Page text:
Bill Cunningham has long been revered as a pioneer of street-style photography. His photographs of everyday people and the fashion world’s finest on the streets of New York have not only documented style trends as they have come and gone, but have also presented fashion as a means of expression. “More than anyone else in the city, he has the whole visual history of the last 40 or 50 years of New York,” fashion designer Oscar de la Renta once said about the fashion photographer. A portion of that visual history will be on display in a new exhibit titled Bill Cunningham: Facades.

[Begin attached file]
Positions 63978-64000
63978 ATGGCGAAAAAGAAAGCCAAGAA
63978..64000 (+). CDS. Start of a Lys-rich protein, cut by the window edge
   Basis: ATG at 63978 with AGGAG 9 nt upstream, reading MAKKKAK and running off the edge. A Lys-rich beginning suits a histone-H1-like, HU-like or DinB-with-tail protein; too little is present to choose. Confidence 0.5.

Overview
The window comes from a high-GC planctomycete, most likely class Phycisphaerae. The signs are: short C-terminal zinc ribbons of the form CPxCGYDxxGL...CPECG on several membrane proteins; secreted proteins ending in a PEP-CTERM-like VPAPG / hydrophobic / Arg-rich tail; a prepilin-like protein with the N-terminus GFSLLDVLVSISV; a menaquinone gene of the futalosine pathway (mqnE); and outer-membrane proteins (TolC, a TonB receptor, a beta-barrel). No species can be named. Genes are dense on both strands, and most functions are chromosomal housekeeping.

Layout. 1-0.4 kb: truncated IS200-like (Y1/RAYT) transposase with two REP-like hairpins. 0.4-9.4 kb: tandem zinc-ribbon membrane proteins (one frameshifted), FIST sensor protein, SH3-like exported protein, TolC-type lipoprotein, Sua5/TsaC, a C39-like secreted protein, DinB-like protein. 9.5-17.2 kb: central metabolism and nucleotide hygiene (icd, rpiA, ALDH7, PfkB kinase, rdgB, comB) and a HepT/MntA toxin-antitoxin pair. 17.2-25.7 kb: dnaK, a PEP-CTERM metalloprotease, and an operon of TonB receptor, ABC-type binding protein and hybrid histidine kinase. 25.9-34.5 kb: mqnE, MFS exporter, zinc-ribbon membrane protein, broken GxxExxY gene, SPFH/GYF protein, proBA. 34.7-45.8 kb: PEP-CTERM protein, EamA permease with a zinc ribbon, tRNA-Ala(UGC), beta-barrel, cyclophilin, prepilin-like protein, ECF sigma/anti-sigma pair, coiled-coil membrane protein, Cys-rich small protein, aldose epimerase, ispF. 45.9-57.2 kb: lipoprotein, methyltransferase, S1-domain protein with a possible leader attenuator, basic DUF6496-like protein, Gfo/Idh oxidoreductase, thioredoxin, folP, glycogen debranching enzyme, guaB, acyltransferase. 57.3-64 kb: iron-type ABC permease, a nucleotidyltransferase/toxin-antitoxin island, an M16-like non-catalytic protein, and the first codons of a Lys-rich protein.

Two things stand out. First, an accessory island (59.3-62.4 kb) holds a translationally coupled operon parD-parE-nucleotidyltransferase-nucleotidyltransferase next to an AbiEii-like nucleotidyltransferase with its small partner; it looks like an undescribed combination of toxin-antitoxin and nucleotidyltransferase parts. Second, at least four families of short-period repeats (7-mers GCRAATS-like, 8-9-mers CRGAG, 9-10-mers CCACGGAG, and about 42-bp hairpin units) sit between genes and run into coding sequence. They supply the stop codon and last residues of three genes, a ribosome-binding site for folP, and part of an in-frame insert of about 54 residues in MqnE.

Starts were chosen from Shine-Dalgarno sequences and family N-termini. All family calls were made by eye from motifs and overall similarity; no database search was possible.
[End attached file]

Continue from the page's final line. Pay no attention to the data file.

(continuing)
Kicking off last week, the New York Historical Society will present a collection of 80 carefully selected photographs from Cunningham’s photographic essay, Facades. The photographs were taken between 1968 and 1976 and chronicles his and fellow photographer Editta Sherman‘s travels throughout New York City as they searched for vintage clothing. Featuring gorgeous shots of models, landmarks, and other areas synonymous with New York City such as St. Paul’s Chapel, Federal Hall, Grand Central Terminal, Central Park and, of course, the subway, Bill Cunningham: Facades captures both the beauty and grit of New York with the help of the fashion and architecture found throughout the city.
For information on Bill Cunningham: Facades, click here.